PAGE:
The most important figure is presented to us first; only 66% of erasmus students benefit from full recognition of their participation in the programme. In Brussels on 22 January, members of the ESN (international erasmus student network) presented the findings of a qualitative study focussing on the communication policies sent to university students in the erasmus programme, the European credit system and the learning agreement negotiated before heading off to study abroad. More than 100 higher education centres were questioned and some 2, 400 students were surveyed. Marketa Tokova, a twenty-six-year-old Czech, gives us some of their recommendations to improve access to the erasmus programme.
According to the study conducted by ESN in 2009, less than two thirds of erasmus students succeed in the academic value of their year of study abroad being sufficiently recognised. What is blocking this more than twenty years after the creation of the exchange programme?
Obviously, the recognition of 'erasmus' in an academic sense is not the only obstacle that prevents students from benefiting from their university exchange in Europe. For many students, the problem is also financial, or cultural. The student must feel ready to live in a country completely different to their own because sometimes the cultural shock is very difficult. This said the moment that a year abroad is considered in their ‘home’ university, there is often not enough information to guide them. There are many documents to be filled out, a learning agreement to be negotiated and it is easy to feel discouraged without the right guidance. On their return, it is common to have to recommence certain classes to have their degree recognised. Therefore the information being communicated to the students is an issue. Several people intervene in the process of the learning contract. Sometimes what is agreed before the arrival of the student with the international relations office of one university does not correspond with the expectations of the programme directors on the student’s return. Sometimes the students do not follow instructions or respect deadlines for their work; this can also pose problems for those completing the programme.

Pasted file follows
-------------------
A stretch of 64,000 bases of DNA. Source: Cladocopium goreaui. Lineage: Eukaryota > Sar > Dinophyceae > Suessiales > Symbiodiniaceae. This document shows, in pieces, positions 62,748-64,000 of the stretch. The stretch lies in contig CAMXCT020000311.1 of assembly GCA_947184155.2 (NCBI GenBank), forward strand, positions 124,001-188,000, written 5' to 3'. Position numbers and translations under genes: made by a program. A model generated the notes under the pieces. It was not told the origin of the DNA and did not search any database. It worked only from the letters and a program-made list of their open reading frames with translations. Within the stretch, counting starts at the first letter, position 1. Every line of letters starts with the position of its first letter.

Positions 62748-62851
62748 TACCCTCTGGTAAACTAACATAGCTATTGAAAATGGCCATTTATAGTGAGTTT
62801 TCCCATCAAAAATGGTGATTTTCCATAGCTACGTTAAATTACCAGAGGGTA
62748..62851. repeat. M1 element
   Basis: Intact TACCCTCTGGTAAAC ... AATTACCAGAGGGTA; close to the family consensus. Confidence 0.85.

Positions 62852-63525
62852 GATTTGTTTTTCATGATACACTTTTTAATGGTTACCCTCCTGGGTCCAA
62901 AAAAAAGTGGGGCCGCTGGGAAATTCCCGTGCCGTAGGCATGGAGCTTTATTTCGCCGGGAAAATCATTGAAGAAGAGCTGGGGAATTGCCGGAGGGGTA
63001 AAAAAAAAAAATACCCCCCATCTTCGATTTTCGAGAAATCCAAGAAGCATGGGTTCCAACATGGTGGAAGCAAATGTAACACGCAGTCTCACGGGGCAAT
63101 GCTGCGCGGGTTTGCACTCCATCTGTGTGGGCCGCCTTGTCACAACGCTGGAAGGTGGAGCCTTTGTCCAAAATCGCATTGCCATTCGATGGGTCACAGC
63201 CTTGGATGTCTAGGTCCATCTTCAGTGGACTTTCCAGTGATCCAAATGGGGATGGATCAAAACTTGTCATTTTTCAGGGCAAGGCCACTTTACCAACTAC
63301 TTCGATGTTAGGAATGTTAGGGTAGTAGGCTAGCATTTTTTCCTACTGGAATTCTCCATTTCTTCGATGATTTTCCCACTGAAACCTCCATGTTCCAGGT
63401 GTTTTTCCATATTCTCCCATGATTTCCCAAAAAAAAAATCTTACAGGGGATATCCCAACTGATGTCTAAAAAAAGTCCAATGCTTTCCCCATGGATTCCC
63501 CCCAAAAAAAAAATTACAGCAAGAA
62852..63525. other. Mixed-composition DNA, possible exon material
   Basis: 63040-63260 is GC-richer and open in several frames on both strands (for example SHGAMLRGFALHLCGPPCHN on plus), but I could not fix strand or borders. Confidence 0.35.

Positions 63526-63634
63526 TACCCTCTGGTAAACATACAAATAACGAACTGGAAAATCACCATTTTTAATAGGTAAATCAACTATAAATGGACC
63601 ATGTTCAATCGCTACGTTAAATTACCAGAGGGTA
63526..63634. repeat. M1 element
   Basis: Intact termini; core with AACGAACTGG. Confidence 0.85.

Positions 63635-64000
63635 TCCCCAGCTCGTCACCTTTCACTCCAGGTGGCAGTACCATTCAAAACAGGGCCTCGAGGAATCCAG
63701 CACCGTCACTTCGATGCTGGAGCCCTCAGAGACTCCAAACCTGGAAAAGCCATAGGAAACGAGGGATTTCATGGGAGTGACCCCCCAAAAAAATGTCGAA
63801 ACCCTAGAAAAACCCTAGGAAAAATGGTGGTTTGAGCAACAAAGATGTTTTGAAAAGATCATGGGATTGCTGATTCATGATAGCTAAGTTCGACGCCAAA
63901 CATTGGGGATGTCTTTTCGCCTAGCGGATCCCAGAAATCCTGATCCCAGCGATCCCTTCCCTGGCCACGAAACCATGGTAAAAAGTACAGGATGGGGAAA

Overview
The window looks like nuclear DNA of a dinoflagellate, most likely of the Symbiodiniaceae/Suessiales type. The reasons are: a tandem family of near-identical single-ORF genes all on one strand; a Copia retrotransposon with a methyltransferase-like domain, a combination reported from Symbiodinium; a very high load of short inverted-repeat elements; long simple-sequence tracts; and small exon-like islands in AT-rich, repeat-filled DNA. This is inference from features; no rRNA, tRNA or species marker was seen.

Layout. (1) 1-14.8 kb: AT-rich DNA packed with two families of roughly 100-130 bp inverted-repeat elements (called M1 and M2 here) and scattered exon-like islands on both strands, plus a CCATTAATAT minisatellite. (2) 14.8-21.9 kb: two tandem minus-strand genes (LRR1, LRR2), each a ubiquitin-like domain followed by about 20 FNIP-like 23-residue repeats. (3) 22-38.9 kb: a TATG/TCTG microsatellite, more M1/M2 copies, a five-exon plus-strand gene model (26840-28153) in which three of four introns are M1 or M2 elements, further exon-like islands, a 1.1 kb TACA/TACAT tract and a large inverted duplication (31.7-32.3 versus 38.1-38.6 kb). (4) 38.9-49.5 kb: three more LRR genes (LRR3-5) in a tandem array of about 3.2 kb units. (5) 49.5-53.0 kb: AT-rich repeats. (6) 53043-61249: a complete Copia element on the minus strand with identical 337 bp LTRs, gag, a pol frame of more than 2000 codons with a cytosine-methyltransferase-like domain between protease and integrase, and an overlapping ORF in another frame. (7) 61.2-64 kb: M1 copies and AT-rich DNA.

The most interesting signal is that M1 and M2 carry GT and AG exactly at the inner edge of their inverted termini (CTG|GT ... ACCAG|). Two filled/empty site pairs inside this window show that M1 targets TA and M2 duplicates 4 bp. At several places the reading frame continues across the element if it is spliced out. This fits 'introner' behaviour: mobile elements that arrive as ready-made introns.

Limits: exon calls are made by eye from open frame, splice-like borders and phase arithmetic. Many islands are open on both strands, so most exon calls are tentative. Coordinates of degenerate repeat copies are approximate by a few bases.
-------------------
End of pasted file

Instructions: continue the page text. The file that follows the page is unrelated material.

Doesn’t the European system of the transference of credits resolve the problem of finding equivalents of classes followed in the host university?
The European system of transference and of accumulation of credits does, of course, improve the recognition of marks obtained in their host university. But we have found that they are often very badly used and difficult to understand or to put into place. Many things are being considered as a remedy to that, and to make erasmus a little more user-friendly. We are recommending that universities focus less on the exact title of the course that has been followed and favour the competences, the tools and the skills that have been acquired. An exchange student can never be compared with a ‘native’ student. Generally speaking, the learning contract should be more detailed and a user’s guide should be provided. Currently, everything is too vague. The European credit system should, itself, be explained better to the universities involved.
Is the erasmus programme still a vital asset in a student’s learning career and also in finding employment?
An erasmus year is still something interesting to add to a CV, but we are seeing that at the moment this is more the case for students from the new member states of the European Union. In Bulgaria or in Romania, for example, it is seen as a great thing to have experienced studying abroad and as such, erasmus is still something rather unique. On the other hand, in the older member states, as different types of study programmes and exchanges are multiplying, the choices available are larger and I think that this is playing a part in the decline of the erasmus programme.